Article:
Anderson is speaking of Warren Ballpark and Bisbee, Arizona, respectively. The Illinois native, who moved to Bisbee from Tucson in 1989, fell in love with the venerable venue the first time he saw it, as a high school sports stringer for the Tucson Daily Citizen. By day a case manager for a health care access firm, Anderson is also a historian and founding member of the Friends of Warren Ballpark, and the author of Warren Ballpark, an upcoming book on the subject.
The time warp effect is palpable while standing on the grassy infield of the stadium, located on the southern outskirts of Bisbee and surrounded by the austere beauty of the Mule Mountains. But it’s stronger still when Anderson unlocks the door at the end of the grandstand and enters the bowels of the park’s clubhouse. Walking down the dark, angled passageway, one has the sense of entering the catacomb of a European castle. At the far end, in the home team’s clubhouse, Anderson turns on the light and gestures toward the urinals, here and there crosshatched by time into a mosaic pattern. “They’re original,” he says reverently. “Some of the greatest players of all time took a whizz there. Honus Wagner took a whizz there!”
The time warp will be amplified on April 6 and 7, when players in old-time baseball uniforms will pack the field, observing the rules of the game circa 1860 for the Arizona Territories Vintage Base Ball League’s annual Bisbee Copper City Classic. Among those time-traveling players will be Mike Anderson, playing “second sack” – second base, in modern parlance – for the ATVBBL’s Bisbee Black Sox.
“It literally reeks of the early 1900s,” says Lance Busch, Commissioner of ATVBBL and Captain of the Glendale Gophers, one of two Valley teams participating in the Classic. “It’s like playing on any other field once you’re on the grass. But the atmosphere of the clubhouses, the history, some of the names that played there – it’s kind of eerie, but you can feel the presence.”
According to Anderson, those names include at least 16 Major League Baseball Hall-of-Famers, a who’s-who of bygone greatness including Philadelphia Athletics skipper Connie Mack, New York Giants slugger Mel Ott and Pittsburg Pirates shortstop Honus Wagner, whose rare 1909 baseball card is the world’s most valuable (Arizona Diamondbacks owner Ken Kendrick reportedly paid $2.8 million in 2007 for one well-preserved specimen). Many played at Warren as minor league or semi-pro players before hitting the big time.
The ballpark was also the site of a 1913 exhibition game between The New York Giants and the Chicago White Sox, as part of a post-season world tour promoting baseball. The centennial of this game is being celebrated at this year’s Classic.
Yet even without such visitations, Warren Ballpark’s claim to greatness would be sound. Named after legendary Bisbee prospector George Warren and unveiled in 1909, it’s the world’s oldest baseball park “in continuous use,” according to Anderson: “It’s actually the oldest multi-use sports facility in the United States. And when we’re talking about multi-use, we’re talking exotic sports. It’s been used for cricket, soccer and rugby by the English-speaking immigrants to Bisbee. They played their sports in organized leagues and were avidly followed.”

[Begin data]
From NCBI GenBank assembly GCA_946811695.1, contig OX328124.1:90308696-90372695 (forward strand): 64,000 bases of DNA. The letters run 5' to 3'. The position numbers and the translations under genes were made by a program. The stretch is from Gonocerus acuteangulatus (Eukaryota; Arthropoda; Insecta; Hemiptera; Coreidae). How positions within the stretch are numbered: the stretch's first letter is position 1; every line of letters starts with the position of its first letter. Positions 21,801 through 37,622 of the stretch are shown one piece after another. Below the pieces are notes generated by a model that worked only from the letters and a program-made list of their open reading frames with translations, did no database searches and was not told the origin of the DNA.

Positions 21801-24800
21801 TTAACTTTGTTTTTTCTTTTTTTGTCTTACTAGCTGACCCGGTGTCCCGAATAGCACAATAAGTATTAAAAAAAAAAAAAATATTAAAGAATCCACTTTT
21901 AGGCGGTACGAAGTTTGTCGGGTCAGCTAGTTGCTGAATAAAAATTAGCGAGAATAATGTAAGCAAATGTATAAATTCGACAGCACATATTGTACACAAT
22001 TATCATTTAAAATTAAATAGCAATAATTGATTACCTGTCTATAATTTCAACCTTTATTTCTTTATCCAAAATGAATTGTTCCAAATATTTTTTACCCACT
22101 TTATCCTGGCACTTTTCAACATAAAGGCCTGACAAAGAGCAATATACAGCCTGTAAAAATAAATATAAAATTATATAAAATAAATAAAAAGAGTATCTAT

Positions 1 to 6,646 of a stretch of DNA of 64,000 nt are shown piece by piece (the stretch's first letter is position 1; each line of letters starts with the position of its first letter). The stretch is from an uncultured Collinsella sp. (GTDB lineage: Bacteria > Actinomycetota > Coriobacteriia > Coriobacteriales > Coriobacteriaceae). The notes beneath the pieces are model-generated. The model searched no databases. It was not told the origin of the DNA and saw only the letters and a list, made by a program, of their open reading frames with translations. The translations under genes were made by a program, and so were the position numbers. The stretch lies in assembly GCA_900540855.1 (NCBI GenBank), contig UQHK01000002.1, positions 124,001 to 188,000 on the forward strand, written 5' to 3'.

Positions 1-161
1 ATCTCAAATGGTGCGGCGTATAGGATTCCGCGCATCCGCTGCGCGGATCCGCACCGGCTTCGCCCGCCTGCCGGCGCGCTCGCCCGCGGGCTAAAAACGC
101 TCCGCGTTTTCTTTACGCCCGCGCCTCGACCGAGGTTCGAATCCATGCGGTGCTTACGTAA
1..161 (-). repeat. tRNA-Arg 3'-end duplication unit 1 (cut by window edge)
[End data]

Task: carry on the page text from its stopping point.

The park was also used for circuses, rodeos, Wild West shows, and epic silent movies. “Lowell Theatres would bring in blockbuster movies, and when they wanted a bigger venue they’d show them in Warren Ballpark [on an outdoor screen],” Anderson says. “The neighbors wouldn’t complain because there was no noise.”
Today, the stadium is ground-zero for the Bisbee-Douglas high school football rivalry, which has raged unabated since 1909.
The ballpark also has a place in non-recreational history. “The U.S. Army, during the Mexican border troubles, used it to zero in their machine guns,” Anderson says. “They’d fire at a known point on the hillside [from the field] to calibrate their sights.”
Most notoriously, Warren Ballpark was the initial site of the Bisbee Deportation of 1917, in which more than a thousand miners who had signed with the Industrial Workers of the World were rounded up by Cochise County Sheriff Harry Wheeler’s union-busting posse, herded onto boxcars, and sent to the New Mexico desert. “It’s the largest mass crime in U.S. history until 9/11,” Anderson argues. “It was kidnapping.”
But baseball is the venue’s raison d’être. Countless teams have played there throughout the decades, sometimes with an odd, irreverent touch – the Bisbee Copper Kings, for instance, held a “Ted Williams Popsicle Night” promotion in 2003 to honor the Hall of Famer’s cryogenic freezing at Scottsdale-based Alcor Life Extension Foundation.
Anderson offers an explanation for Warren Ballpark’s longevity. “The reason this park has survived when so many others have been torn down is that it’s been owned by Bisbee Unified School District since 1936.” Phelps Dodge, in the thick of the Depression, unloaded the park to the school district that year “for $10, so that they could ask the WPA (Works Progress Administration) to rebuild the grandstand. It became a state-of-the-art minor league ballpark.”
But Warren Ballpark’s status as the world’s oldest baseball stadium is not unchallenged. Rickwood Field in Birmingham, Alabama, built in 1910, a year after Bisbee’s park, also calls itself the country’s oldest.
“It’s a beautiful park with a storied history,” Anderson concedes. “Willie Mays played there. They say they’re the oldest because their grandstand is original. My question is existential: Who was playing baseball there the longest?”
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